U.S. industry fears China is using discriminatory policies in areas ranging from government procurement to technical standards and tax policy to promote its state-owned enterprises at the expense of foreign firms.
U.S. companies are also worried that under indigenous innovation, they would be forced to transfer development and ownership of intellectual property to China to participate in the country's huge government procurement market.
In recent speeches, Chinese leaders have indicated goods produced by Chinese affiliates of U.S. and other foreign firms would be considered indigenous innovation products. But the U.S. Chamber of Commerce is looking for stronger commitments this week to ensure China's policies do not discriminate against foreign companies.
China, along with many other countries, banned imports of U.S. beef in 2003, when the first case of mad cow disease was found in the U.S. cattle herd. Only three animals in the United States have tested positive for the disease, the last in 2006.
The United States says it has taken appropriate steps to ensure its beef is safe and China's continued ban is unjustified. It has rejected conditions offered by China for resuming imports, saying they were not commercially viable and did not conform with international food safety standards.
The December trade meeting produced an agreement by China to hold talks on removing import restrictions on U.S. beef -- raising the U.S. meat industry's expectations of more concrete agreements by the time Hu meets with Obama.
The United States hailed China's announcement in 2009 that it was dropping a 70-percent local content provision for wind turbines after U.S. officials complained it was inconsistent with Beijing's World Trade Organization commitments.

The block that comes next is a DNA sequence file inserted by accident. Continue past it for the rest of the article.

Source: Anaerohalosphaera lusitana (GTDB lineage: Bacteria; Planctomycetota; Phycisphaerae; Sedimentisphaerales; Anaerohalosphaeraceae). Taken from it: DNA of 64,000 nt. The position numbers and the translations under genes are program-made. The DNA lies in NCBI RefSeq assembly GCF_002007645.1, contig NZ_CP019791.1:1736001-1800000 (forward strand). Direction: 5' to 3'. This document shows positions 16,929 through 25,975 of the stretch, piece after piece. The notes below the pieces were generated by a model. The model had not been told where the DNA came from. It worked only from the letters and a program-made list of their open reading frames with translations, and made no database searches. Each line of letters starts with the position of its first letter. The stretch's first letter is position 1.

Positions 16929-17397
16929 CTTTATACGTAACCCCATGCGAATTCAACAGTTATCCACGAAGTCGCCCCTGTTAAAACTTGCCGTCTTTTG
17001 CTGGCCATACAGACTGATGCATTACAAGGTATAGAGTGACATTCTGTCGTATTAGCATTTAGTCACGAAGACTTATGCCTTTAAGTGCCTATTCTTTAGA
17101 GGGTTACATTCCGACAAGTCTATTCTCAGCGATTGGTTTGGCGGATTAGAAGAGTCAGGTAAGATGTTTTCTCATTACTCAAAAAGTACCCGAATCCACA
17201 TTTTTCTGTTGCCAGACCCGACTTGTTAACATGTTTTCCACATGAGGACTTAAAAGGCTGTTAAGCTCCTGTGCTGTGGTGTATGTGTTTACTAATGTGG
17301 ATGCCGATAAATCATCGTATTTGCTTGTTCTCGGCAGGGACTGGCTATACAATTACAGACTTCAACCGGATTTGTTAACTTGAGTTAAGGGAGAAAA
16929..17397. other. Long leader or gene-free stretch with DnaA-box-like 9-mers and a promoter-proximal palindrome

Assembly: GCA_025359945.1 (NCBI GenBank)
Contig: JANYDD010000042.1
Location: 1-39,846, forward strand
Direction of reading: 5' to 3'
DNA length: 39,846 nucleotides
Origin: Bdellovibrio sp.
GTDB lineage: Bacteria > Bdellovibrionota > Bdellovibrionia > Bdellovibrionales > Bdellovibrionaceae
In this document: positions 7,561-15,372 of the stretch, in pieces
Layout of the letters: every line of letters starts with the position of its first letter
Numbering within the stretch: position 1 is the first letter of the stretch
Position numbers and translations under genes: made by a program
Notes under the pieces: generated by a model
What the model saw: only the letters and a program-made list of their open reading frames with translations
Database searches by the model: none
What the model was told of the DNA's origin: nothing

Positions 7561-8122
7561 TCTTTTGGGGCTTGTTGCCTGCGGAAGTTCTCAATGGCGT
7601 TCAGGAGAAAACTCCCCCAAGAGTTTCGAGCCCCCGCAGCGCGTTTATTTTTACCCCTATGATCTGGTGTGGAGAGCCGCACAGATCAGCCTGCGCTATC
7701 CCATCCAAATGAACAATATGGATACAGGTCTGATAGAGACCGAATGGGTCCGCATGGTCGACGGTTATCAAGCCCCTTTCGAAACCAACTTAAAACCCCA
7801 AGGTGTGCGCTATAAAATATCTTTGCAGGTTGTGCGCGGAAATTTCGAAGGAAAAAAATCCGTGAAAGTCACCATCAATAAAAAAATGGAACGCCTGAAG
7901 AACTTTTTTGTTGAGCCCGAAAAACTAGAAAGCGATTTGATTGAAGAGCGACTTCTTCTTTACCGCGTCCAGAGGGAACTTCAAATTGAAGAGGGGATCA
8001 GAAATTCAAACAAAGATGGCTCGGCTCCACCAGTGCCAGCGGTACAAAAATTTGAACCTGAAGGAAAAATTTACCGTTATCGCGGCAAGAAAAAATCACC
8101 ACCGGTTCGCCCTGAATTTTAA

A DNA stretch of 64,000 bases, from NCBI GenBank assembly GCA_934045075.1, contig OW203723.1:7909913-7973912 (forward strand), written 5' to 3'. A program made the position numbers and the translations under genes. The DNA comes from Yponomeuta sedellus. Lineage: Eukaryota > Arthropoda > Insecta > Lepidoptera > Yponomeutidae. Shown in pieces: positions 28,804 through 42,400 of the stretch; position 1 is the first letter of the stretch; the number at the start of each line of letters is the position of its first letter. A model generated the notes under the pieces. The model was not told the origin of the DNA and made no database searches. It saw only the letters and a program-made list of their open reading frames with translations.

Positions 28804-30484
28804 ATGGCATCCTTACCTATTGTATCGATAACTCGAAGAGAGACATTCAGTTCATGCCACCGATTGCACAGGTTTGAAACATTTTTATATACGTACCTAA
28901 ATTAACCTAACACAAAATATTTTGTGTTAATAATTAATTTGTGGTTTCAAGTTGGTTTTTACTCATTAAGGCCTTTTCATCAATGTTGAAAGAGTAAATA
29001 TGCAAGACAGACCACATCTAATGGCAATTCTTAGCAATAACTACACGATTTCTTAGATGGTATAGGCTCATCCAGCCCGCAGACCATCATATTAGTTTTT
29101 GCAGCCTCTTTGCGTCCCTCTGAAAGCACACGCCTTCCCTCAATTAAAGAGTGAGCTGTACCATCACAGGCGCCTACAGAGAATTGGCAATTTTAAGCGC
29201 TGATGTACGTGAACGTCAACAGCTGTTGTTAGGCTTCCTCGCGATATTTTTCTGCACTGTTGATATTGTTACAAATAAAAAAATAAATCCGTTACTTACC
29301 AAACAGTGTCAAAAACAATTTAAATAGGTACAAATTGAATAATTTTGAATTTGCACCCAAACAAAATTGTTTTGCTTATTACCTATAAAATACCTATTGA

But China's critics in Congress charge that China simply found other ways to thwart U.S. sales.
The United Steelworkers union accuses China of using illegal subsidies and other trade-distorting policies to create jobs in its clean energy sector at the expense of the United States. They want the U.S. Trade Representative's office to file a case at the WTO.
USTR is due to make a decision on that petition by Jan. 15, which is just days before Hu's visit next week.
A large group of U.S. and Chinese clean energy industry executives will gather in Washington on the sidelines of Hu's summit with Obama.
China, which controls 97 percent of currently available global rare earth supplies, has alarmed its trading partners by restricting exports of the minerals which are used in a variety of clean energy and high-industry technologies.
The U.S. Chamber of Commerce has pressed the United States to secure a commitment from China to remove rare earth export taxes and quotas, and the United Steelworkers union also raised concern about the issue in its petition to USTR.
China has defended its restrictions as measures to manage supplies and control pollution associated with rare earth production. USTR officials have said they are looking at what action they can take, and note they have challenged other Chinese export restrictions at the WTO.
Beijing complains that Washington, while pushing for greater access for U.S. firms in the Chinese market, imposes unwarranted restrictions on Chinese investment in the United States, often citing national security concerns. China says it wants a level playing field for its investment into the United States, saying that its intentions are benign and will benefit the U.S. economy and create jobs.
Meanwhile, U.S. companies complain China restricts investment opportunities in many services sectors.
Geithner's speech on Wednesday held out the promise of giving China greater U.S. investment opportunities.
China says it would buy more from the United States if not for overly restrictive U.S. controls on high-technology goods. The United States says China's argument is overstated. But it is in the process of reforming its export control system, which could lead to increased sales of some less-sensitive items.
Experts say better Chinese protection of U.S. intellectual property is a prerequisite for any major easing of export controls. Without that, say analysts, U.S. tech exports will taper off as Chinese firms copy the products.
(Reporting by Doug Palmer and Paul Eckert; Editing by Paul Simao)